Monthly Archives: September 2013

Vermont Mechanics Lien Guidlines

In Vermont, liens filed on private property or on funds relating to a public project are known as Mechanic’s Liens. When a Vermont construction lien is filed with regard to work performed on privately owned property, it attaches to and encumbers the fee simple ownership of property.

Contractors, as well as subcontractors, sub-subcontractors and suppliers who have a contract with a general contractor or a subcontractor can file a Vermont mechanics lien.

In Vermont, preliminary notices are not required when filing a lien.

Vermont mechanics’ liens on private property must be filed within 180 days of the last date the lienor provided materials, labor or services to the Project.

Oral contracts are sufficient if you have sufficient documentation to show the existence of an agreement or that you performed the work for which you are attempting to file a Vermont Mechanics Lien Claim.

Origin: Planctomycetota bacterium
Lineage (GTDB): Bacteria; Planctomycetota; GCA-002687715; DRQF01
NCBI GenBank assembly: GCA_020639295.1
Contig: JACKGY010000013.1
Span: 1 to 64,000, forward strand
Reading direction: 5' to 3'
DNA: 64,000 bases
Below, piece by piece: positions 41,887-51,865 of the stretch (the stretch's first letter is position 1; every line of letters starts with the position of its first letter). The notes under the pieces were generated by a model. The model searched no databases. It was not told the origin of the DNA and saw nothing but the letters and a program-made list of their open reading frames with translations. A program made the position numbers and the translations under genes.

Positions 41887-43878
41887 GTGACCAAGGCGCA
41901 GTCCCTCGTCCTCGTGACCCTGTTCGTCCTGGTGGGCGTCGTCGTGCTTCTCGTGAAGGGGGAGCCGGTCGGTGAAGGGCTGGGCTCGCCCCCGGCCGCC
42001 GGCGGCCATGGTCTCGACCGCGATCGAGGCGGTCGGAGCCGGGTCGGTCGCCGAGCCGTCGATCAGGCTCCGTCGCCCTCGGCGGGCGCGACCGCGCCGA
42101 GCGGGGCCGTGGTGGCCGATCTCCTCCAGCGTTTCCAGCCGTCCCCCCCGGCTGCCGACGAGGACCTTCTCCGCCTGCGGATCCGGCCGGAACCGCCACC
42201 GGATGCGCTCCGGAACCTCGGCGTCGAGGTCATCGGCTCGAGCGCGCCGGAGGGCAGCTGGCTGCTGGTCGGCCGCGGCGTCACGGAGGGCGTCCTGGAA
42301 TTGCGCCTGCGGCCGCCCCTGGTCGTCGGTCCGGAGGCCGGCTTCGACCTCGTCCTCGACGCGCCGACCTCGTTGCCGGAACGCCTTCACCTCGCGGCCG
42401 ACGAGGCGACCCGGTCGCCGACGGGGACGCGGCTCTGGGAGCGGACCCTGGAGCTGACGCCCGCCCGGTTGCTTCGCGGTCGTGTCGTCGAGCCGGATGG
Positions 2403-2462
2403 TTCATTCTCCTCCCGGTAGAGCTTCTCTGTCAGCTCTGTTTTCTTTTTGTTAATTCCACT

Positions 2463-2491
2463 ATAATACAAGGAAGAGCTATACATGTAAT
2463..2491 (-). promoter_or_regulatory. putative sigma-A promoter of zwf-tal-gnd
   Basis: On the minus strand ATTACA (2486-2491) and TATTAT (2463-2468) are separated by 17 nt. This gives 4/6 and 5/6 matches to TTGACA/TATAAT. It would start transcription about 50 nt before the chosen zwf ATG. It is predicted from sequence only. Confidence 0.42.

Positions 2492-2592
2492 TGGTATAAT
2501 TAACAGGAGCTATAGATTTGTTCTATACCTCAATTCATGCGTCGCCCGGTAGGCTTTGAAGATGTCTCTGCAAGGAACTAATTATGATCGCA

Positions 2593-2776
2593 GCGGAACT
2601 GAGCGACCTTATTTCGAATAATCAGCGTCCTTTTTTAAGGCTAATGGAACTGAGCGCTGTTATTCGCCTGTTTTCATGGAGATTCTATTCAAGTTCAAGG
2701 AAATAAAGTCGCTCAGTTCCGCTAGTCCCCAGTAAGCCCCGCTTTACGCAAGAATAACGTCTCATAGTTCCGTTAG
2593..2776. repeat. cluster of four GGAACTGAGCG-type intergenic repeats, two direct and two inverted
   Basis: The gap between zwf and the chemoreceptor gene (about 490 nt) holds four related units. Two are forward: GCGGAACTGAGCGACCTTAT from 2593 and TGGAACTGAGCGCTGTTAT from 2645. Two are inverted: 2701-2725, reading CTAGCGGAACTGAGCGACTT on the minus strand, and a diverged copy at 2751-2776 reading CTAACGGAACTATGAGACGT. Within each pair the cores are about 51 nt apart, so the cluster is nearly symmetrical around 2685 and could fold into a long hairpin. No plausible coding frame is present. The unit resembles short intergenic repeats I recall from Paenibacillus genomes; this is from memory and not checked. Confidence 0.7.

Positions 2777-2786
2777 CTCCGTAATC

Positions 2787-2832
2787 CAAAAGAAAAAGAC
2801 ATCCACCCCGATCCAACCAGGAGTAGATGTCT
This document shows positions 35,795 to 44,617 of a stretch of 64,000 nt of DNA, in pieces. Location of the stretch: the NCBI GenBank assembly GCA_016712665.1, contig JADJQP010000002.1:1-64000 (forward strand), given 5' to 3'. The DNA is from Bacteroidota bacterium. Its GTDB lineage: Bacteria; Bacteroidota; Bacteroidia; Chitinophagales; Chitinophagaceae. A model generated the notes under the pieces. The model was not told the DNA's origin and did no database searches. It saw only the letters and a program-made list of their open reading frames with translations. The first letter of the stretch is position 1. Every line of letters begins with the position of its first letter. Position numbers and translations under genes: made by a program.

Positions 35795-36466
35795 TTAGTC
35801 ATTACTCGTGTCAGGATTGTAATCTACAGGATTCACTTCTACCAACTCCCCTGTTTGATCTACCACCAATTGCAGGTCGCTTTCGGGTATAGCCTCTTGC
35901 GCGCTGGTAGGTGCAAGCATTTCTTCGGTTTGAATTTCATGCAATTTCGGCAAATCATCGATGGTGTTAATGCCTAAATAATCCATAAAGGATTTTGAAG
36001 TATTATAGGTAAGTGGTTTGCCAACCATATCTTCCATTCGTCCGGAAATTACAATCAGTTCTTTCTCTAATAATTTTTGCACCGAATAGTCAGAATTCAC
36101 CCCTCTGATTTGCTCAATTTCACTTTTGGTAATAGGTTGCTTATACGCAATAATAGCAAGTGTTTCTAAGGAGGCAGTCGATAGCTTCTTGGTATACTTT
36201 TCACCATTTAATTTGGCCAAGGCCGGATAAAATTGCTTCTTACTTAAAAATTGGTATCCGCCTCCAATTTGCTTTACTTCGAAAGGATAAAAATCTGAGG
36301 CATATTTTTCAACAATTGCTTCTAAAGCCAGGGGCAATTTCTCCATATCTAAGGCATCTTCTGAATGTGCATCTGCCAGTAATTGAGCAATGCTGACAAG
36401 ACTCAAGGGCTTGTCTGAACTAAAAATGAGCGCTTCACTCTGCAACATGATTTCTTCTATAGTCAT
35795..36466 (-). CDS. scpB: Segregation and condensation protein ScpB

To learn more about Vermont Mechanics Liens, please visit our website at LienItNow.

New Bond Bill to Help Subs and Suppliers

According to Gibbs Giden Attorneys At Law, there has been a new law in California and other states that help protect subs and suppliers on P3 projects.  On these projects, the public entity provides a piece of land where a private entity designs, builds, and sometimes operates the finished public project.

In California, public projects exceeding $25,000 require that the prime contractor furnish a surety bond with an amount not less than 100 percent of the total contract.  This is to help insure that the project will be completed and that the subs and suppliers can be paid for the labor and other services that have been provided. 

On August 13, the governor of California signed a legislation, known as Assembly Bill 164, to help secure payment claims for laborers, mechanics, and material suppliers that have been employed under contracts.  This bill authorized local government agencies to use public-private partnerships for the design, finance, and maintenance of fee-producing facilities. 

Boost for Single-Family Homes by U.S. Builders